Catchup: all posts in the last 24 hours

142 posts, most recent first

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JKDerry161 posts since 15 Oct 2016
UTV Newsline
Gottago - I was thinking the "work" they do compared to any other job, which is the theme going around now today. Three weeks in the jungle, looked after and living in the lap pf luxury whilst hosting a few trials and live shows, not too bad, compared to an overworked nurse trying to earn a living on a 50 hour week in many cases.
bilky asko4,623 posts since 9 Sep 2006
Tyne Tees Look North (North East)
The BBC have missed a trick with this announcement, they should have quantified the number of contracts each individual is employed for

Vine for example has three clear strands - R2, Elections and Eggheads
Mayo - R2 and 5L Wittertainment

The casual observer not being made aware of these multiple roles.


Would Eggheads be included? Isn't it made by an indie? Bit like Dimbleby not being on the list, who earns a reported £15K a show for Question Time. He'd be right up there.


It was claimed Eggheads was included on his Radio 2 show yesterday.
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derek500 gave kudos
Andrew12,022 posts since 27 Mar 2001
Yorkshire Look North (Yorkshire)
Don't read the Daily Mail today then, they've got about 20 different stories on the go.

Most ridiculous is this one
http://www.dailymail.co.uk/news/article-4711902/BBC-drafts-Clive-Myrie-present-News-Six.html
They obviously haven't noticed that Clive has been on all week and Huw has been on holiday for about 3 weeks, so nobody was "drafted in".

Ant and Dec - 30m over 3 years, that's about 5m a year. The BBC don't really have a big entertainment star at the moment, the closest is Graham Norton and of course what he earns is not included, so we don't know how big the BBC to commercial gap would be. Not relevant though as ITV are a commercial company and can use their money however they like.

Yesterday's news is a very minor discomfort compared to what positives they receive being the national broadcaster with no adverts, no commercial pressures etc.
gottago2,457 posts since 26 Aug 2004
London London
Imagine the uproar if Ant and Dec were still at the BBC. Currently on ITV they have raked in close to £30 million over the course of 2/3 years. And for what? Seven weeks of their Saturday Night Takeaway, 8 weeks at most hosting Britain's Got Talent, and three weeks "work" as host of I'm A Celebrity. £30 million for that!.

Not sure by what you mean by "work". I'm a Celeb would probably be the toughest gig of the three.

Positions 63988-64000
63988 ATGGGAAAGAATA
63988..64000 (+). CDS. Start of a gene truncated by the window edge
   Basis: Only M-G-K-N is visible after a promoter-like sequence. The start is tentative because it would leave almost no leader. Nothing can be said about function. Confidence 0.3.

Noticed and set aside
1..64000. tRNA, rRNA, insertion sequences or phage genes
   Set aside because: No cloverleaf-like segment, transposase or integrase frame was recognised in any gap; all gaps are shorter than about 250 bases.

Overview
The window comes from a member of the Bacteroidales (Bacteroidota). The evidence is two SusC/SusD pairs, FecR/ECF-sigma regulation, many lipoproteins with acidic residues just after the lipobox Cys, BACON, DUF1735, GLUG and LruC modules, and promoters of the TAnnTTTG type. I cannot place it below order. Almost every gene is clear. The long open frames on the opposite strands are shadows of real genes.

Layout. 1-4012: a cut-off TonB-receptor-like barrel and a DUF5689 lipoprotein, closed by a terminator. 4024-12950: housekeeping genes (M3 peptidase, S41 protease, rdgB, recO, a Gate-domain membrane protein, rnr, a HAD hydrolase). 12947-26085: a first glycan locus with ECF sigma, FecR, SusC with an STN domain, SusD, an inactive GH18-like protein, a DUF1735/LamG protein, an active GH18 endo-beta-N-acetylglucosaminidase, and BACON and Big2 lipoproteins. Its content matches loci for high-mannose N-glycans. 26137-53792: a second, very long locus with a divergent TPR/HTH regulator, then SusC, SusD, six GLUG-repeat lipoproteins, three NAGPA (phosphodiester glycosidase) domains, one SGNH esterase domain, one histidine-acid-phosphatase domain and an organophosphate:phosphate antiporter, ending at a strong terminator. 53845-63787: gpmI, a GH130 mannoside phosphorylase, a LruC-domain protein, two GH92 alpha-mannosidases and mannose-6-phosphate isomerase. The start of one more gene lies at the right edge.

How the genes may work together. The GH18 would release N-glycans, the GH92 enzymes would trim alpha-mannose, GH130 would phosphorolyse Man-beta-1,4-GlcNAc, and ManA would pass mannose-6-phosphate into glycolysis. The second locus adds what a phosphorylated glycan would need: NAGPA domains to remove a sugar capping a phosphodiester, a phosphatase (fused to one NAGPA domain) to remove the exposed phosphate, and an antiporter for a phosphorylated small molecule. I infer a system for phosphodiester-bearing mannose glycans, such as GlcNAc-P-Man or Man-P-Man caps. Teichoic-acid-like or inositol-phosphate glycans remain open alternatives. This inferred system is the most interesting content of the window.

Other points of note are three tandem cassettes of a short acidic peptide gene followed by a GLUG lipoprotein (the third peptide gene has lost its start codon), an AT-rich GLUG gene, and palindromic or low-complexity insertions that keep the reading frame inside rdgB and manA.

Hatton Cross2,286 posts since 4 Jan 2003
Central (West) Midlands Today
Am I correct in thinking that Channel 4 are Primary rights holders for this and Eurosport are Secondary, or is it vice-versa?

Given Eurosport have been showing all group games live so far (including England V Scotland with no UK blackout) I'd say Eurosport are primary holders and 4 are the junior.
ITV "Occasionally it gives us something good, but for the most part, it is pathetic and puerile". Lord Taylor, House Of Commons, 1959.
JKDerry161 posts since 15 Oct 2016
UTV Newsline
Imagine the uproar if Ant and Dec were still at the BBC. Currently on ITV they have raked in close to £30 million over the course of 2/3 years. And for what? Seven weeks of their Saturday Night Takeaway, 8 weeks at most hosting Britain's Got Talent, and three weeks "work" as host of I'm A Celebrity. £30 million for that!.

ITV salaries of course are not care about, especially by the Daily Mail. Even though ITV is a public service broadcaster too, just not funded by a licence fee. ITV are willing to pay multi-millions to the likes of Ant and Dec, Simon Cowell etc, and then cut as much from the budgets of local news as they can. Never hear any outrage at this from the Daily Mail or the right wing BBC bashers.

Yes, the BBC salaries are huge, but compare them to their competitors, they are a pittance. We need to step back and see, that these salaries are only a drop in the ocean, compared to the overall £5 Billion a year budget the BBC has.
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Jay Lee gave kudos
derek500584 posts since 10 Dec 2003
Westcountry Points West
The BBC have missed a trick with this announcement, they should have quantified the number of contracts each individual is employed for

Vine for example has three clear strands - R2, Elections and Eggheads
Mayo - R2 and 5L Wittertainment

The casual observer not being made aware of these multiple roles.


Would Eggheads be included? Isn't it made by an indie? Bit like Dimbleby not being on the list, who earns a reported £15K a show for Question Time. He'd be right up there.
Rkolsen1,378 posts since 20 Jan 2014
BBC World
Clare Balding's salary doesn't make sense. She is perhaps the most high profile female BBC presenter and even though there is no racing on BBC anymore she works consistently across television and radio, covering entertainment and sport.



I'm not in the U.K. but I'm amazed at the scope of her coverage.

She's always willing to lend a hand.